For most college students, the transition from on campus dorms to an off campus apartments is a pivotal step, and the opportunity to have a taste of the self supported, independent lifestyle that awaits them after graduation. School officials know this, and many institutions partner with developers and investors to create luxury-style housing options with attractive amenities and convenient near-campus locations. Units such as these are popular choices and, thanks in large part to rent charges that can often be included in tuition packages, demand for them is higher than ever.
More and more universities are building large condominium-style complexes with attractive amenities to curb rising off campus housing demand. And while off campus units may be a major financial boon for institutions and developers, they can exacerbate the already considerable burden of debt many students face when they graduate.
A lot of it comes down to advertising. Institutions partner with developers and investors to build housing units that bolster their image and profile, providing them with attractive housing options that look great in brochures and advertisements for prospective students. These units are built in nearby neighborhoods, normally just off school grounds, and advertise increased safety and security . . . often along with lavish bonus accommodations like private swimming pools, recreation rooms with big screen TVs and air hockey tables, beach volleyball courts, and indoor rock climbing walls. They’re perfect for college recruitment drives, and the students fortunate enough to take up residence tend to adore them, but they do come with a price that concerns some school officials.
If living in an apartment complex with luxury accommodations sounds expensive that’s because it absolutely is. This type of housing wouldn’t be approachable for the vast majority of young professionals, much less college students, but institutions in partnership with developers will allow students to pay for living in sponsored off campus units such as these as part of their tuition costs, which is much more flexible.
The financial draw of building condominium-style complexes with a near guarantee of full tenancy is a dream for real estate developers. “It’s like night and day compared to what we were doing 20 years ago,” says Greg Faulkner, president of the Dallas based developer Humphreys & Partners Architects. He goes on to say that 80% of the student housing his firm constructs are now off-campus units.
The quad setup is common because they are more efficient to develop and offer higher gross potential rent. At his firm, Faulkner states that a typical project brings in between $800 to $1000 per month per student.
For parents already skeptical of the ballooning expense of higher education, this should be a red flag. The national median for rent in the US today is $804 per month. In Columbus where thousands of students attend Ohio State University from off campus facilities similar to Faulkner’s, the median rent is only $722 per month. Which means that college students who lack disposable incomes in institution sponsored off campus housing are paying up to 30% more for their rent than people with full time jobs.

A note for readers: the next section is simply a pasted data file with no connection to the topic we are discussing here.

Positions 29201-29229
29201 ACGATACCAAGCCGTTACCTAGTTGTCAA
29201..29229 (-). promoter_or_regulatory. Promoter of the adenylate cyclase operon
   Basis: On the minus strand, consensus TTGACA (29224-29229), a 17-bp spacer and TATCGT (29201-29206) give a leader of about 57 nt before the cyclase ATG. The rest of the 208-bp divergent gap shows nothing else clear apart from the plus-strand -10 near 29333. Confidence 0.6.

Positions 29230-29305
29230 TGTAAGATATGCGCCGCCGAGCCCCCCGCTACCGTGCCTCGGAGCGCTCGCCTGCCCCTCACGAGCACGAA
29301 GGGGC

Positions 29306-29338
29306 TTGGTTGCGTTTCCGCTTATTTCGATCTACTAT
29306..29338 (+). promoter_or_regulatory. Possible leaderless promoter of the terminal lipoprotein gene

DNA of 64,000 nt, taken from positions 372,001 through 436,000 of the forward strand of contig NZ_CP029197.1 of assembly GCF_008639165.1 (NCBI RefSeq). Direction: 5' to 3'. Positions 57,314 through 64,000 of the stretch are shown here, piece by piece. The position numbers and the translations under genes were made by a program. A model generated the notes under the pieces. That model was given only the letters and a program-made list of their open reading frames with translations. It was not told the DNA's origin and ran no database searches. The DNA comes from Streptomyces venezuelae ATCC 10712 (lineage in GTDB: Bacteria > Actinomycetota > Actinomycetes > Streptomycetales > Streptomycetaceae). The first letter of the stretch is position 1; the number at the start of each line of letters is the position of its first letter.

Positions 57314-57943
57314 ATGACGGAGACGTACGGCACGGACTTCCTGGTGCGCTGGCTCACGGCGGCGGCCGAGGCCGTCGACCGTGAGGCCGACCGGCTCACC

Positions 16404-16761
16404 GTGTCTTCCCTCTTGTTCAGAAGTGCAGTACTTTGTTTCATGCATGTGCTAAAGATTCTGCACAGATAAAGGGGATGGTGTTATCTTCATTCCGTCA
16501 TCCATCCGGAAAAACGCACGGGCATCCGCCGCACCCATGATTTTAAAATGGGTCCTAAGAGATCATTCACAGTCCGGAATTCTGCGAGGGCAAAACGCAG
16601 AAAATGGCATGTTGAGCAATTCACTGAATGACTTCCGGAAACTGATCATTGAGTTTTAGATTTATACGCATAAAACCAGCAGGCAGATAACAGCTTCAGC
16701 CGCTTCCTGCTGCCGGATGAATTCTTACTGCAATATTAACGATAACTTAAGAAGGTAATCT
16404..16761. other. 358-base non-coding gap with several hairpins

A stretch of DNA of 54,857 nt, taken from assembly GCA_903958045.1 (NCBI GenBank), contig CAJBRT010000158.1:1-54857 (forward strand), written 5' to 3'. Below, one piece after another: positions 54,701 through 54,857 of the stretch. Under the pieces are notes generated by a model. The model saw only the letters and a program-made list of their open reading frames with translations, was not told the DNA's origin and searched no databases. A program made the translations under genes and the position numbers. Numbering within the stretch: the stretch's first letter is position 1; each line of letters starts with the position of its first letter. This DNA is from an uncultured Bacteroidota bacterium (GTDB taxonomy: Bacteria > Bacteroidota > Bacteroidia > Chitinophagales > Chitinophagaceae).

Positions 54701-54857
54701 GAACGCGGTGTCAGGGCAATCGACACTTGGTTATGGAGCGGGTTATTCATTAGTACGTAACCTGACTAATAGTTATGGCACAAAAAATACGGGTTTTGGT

To capitalize on the high demand for off campus housing, developers have doubled down on the construction of large living facilities with features designed to appeal to first time renters. This holds true particularly on urban campuses nationwide, from Temple University in Philadelphia to USC in Los Angeles, and OSU in Columbus.
But these prices stand to be scrutinized because any student or family that does so will reveal a difficult truth. Though the facilities are extravagant in nature, they’re still designed to maximize the amount of students that occupy them to maximize profits for the developers. Rather than having their own room as they would if they had gotten a normal off campus apartment, students in facilities such as these must often still have roommates.
Concerns with off-campus housing complexes of this style are more than just financial. As the New York Times pointed out, school officials are concerned with the insular environment they may create causing students to become less engaged in on campus activities. With a wealth of amenities at their fingertips, students may be less inclined to go out into surrounding neighborhoods, thereby missing out on a wealth of experiences commonly associated with moving off campus..
“It’s sort of this mass-produced, soulless luxury,” commented a recent Missouri State graduate on such a facility.
There is certainly nothing inherently wrong with providing students more choices for their housing needs, and as long as there is demand these lavish units will continue to be constructed. But for any student interested in moving off campus, whether they have the financial support of their family or not, it’s critical to weigh the true price of comfort.